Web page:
Too Dry to Plant Corn??
April 11, 2012 by Andrew Westhoven, CCA
Too Dry to Plant Corn??
“What a difference a year can make!” This is my favorite phrase to use because everyone in agriculture knows that not one year is like any other. So far the spring of 2012 is no exception. The general scuttlebutt concerns the soil moisture and whether or not it’s too dry to plant. The dry March prompted earlier than “normal” tillage and anhydrous applications which may have dried out many soil types around the region. Because of this, some growers wonder if it’s too dry to plant.
A seed will usually imbibe water within 24-48 hours after planting. If a field remains undisturbed, planting immediately following a spring tillage pass might be an option to capture more moisture around the seed before the soil dries. Another very practical method is planting deeper. In a previous newsletter I tried to express my thoughts on planting depth. If you happen to miss that newsletter you may find it here: http://www.agrigold.com/agronomic-news/entry/planting-depth
Just for curiosity sake, a corn seed can germinate deeper than any planter setting. However, the general concerns with planting deeper than normal is seedling emergence and the fear of crusting over if a heavy rainfall event occurs. The aforementioned article showed that seeds planted from one, two, and three inches deep all emerged within 6 hours of one another. Additionally, it may be argued that a crusted soil will have a similar effect on all seed depths. A seed planted at one inch deep still has the same crust to break through as a two inch deep seed. Planting shallower does not guarantee faster emergence OR alleviate crusted soil effects. The key to uniform and consistent germination and emergence is to find the soil depth within the entire field (including clay knobs, sand hills, low bottoms, etc.) that has uniform moisture, temperature, and seed-to-soil contact.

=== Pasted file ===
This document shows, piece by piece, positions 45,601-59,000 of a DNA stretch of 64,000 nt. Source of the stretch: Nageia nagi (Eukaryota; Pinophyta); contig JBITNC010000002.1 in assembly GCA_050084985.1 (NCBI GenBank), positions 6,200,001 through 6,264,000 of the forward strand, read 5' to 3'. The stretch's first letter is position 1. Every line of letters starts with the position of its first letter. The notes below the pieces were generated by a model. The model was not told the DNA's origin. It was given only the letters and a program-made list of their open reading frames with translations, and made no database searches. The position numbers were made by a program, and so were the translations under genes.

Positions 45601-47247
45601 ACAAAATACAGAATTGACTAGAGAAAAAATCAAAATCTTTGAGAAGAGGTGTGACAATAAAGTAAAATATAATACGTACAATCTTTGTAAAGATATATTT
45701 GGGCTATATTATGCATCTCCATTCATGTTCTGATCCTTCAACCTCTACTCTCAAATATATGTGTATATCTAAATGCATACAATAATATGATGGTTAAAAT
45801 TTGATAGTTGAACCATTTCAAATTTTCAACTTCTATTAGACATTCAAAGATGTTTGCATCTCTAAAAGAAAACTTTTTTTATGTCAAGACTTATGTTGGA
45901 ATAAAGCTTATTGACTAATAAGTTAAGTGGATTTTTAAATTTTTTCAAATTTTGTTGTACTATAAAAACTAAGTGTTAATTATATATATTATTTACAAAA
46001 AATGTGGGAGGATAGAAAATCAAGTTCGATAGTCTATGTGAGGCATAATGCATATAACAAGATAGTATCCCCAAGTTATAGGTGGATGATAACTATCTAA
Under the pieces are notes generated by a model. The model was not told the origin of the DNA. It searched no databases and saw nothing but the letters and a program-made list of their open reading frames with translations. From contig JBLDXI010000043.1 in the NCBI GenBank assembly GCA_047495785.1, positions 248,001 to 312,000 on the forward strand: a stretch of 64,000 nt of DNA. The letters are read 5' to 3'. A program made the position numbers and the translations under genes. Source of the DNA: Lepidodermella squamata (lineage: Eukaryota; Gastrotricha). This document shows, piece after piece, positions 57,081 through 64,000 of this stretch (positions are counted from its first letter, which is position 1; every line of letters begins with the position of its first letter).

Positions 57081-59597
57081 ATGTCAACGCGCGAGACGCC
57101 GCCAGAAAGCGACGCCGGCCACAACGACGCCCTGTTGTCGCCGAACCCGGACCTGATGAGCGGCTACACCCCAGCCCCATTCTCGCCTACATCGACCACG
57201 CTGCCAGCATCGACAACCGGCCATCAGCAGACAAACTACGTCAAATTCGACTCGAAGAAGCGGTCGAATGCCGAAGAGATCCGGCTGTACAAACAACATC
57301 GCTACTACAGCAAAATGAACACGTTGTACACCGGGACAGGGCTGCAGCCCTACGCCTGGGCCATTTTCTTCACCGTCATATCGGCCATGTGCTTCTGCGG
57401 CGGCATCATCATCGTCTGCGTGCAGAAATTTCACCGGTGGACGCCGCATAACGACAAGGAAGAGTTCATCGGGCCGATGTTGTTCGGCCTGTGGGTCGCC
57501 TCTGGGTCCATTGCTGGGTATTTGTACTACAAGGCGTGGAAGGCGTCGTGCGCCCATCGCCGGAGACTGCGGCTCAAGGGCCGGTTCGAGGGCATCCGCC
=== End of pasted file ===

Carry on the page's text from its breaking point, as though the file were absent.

To answer the real question, is it too dry to plant? Since our soil temperatures have been above 50ºF for a few to several weeks across northern Indiana, and as long as moisture can be found within the top 3 inches of soil, it is not too dry to plant. The caveat, the planter must be set deep enough to maximize what little soil moisture might be present. Additionally, it’s much better to plant into warm or cool dry soils than cool, wet soils.